Ian Dury (Andy Serkis) was a musician who emerged from the pub rock scene in Britain with his band Kilburn and the High Roads, but he would be better known as the leader of his next band, The Blockheads. A defining moment in his early life was when he swam in an outdoor pool where he contracted polio, a disease which harms the body's mobility and was reaching epidemic proportions when Ian was a child. This led to his limbs being crippled, and him taken to live in a special boarding school which he detested, especially the head tutor, the tyrannical Mr Hargreaves (Toby Jones) which bred in him a rebellious spirit. But by the time he was making progress as an entertainer, his marriage to Betty (Olivia Williams) was on the rocks...
Named after one of his songs, Sex & Drugs & Rock & Roll was yet another biopic, and yet another music-related biopic at that, from an era where it seemed nothing in the recent past had happened unless there was a fictionalised film or television series about it. In these cases, casting was the key, for if you didn't have a performer who enjoyed the same charisma as their subject, or at least a reason to keep the viewer interested, then it could well scupper any hopes for an artistic success. The problem with this was that no matter what the lead actor or actress was doing in the role, if the subject was famous enough, comparisons were always going to be made, so Serkis had his work cut out for such a vivid original as Dury.
Fortunately, he was never an actor who did things by halves, and his commitment to his rendering of the singer was never in doubt; it helped that this was no hagiography, and was more of a warts and all biopic which he could get his teeth into. Although not exactly identical in looks or voice, Serkis with his physical skill had obviously studied archive footage of Dury and crafted something akin to a very decent impersonation, though there was a trouble that this prevented the personality becoming something other than a caricature, and there were scenes here which resembled some kind of grotesque sketch show, with its lapses into fantasia from the director Mat Whitecross. This kept things visually interesting, but also an feeling that he was a frustrated pop video creator.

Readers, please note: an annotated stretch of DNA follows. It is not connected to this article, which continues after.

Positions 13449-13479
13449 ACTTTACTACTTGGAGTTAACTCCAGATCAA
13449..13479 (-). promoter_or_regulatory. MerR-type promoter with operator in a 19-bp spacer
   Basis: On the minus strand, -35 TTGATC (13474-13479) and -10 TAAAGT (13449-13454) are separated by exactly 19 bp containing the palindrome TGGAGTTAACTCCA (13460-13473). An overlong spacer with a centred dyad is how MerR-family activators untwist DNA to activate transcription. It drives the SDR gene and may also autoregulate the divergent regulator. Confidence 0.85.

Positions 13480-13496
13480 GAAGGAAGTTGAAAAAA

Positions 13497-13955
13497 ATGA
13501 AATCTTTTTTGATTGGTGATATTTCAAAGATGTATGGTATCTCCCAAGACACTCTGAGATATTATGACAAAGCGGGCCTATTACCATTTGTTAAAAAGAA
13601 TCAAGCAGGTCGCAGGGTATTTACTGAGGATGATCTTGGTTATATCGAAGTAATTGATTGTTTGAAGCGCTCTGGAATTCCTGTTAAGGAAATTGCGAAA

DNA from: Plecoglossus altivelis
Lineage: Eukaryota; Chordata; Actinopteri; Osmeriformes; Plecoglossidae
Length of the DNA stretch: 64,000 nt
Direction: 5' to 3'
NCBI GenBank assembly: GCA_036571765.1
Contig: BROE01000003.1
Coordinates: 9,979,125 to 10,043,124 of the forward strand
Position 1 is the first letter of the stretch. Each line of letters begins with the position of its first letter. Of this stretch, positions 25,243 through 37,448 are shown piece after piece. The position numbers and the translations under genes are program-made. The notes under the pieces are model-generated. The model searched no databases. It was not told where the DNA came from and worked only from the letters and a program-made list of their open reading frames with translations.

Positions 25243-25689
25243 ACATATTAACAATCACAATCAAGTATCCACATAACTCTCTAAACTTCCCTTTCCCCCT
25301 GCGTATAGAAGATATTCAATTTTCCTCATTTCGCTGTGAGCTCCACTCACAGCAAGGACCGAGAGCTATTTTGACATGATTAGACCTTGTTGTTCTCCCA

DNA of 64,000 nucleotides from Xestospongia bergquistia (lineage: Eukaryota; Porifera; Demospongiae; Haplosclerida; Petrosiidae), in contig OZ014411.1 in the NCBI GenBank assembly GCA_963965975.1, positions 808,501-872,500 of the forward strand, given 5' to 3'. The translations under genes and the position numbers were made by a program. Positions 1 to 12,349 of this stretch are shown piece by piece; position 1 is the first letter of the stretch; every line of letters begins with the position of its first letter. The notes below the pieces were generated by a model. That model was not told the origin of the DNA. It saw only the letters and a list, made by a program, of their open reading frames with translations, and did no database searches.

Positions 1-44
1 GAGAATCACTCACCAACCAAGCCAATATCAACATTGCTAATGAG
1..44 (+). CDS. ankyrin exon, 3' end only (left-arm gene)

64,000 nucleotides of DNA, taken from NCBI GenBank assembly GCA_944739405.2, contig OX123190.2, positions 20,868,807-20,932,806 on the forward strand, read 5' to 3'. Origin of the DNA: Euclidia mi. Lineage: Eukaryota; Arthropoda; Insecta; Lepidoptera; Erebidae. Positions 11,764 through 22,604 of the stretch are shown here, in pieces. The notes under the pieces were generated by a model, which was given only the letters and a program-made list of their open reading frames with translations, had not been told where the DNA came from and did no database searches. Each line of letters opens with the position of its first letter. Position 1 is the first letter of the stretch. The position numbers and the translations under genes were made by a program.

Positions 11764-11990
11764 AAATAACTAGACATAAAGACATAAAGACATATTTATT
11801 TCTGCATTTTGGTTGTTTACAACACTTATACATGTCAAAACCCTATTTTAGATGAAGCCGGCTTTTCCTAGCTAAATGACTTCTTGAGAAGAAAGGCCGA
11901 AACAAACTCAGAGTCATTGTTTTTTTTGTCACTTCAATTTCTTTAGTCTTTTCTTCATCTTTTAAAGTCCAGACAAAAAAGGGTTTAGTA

It was all very well including Peter Blake animations to brighten up the screen, or having Ian and the Blockheads perform underwater in the swimming pool, a recurring motif to remind us what Dury had survived, but ultimately this window dressing was a distraction, and more indicative of the decade the film was made than the period it was supposed to be about. It was really the music that was important, for without that Dury would come across like an argumentative, drunken lout, his famed verbal wit not quite brought out by the script which relies on more of the music hall influence, dropping Dury's love of slang and colourful turn of phrase into conversations in sounding like a comedian trying out his routines and catchphrases. Luckily, Serkis inhabited the part fiercely and papered over such uncertain cracks.
Everyone else was rather in his shadow, as Williams did her accustomed sensible act and Naomie Harris as Ian's girlfriend Denise was landed with a frustratingly colourless character, aside from the occasional row. It could be that the protagonist was not so much Dury but his son Baxter (Bill Milner), from whose perspective we see Dury's foibles and flaws, and leads him to be a disruptive influence the film quite enjoys when it means polite middle class people can be offended by both his and his father's behaviour, a regrettable cliché since Dury's music appealed across a wide range of British society: it wasn't simply salt of the earth Londoners who put Hit Me With Your Rhythm Stick to number one in the pop charts in the late seventies. Indeed, the tunes get a surprisingly short shrift as the film prefers to worry over Ian's self-destructive nature, and the menacing renditions of his classic songs are lacking in comparison to the recordings, in spite of songwriter Chas Jankel's input behind the scenes. Although it packed a lot in, this was weirdly unilluminating; but Serkis saved it.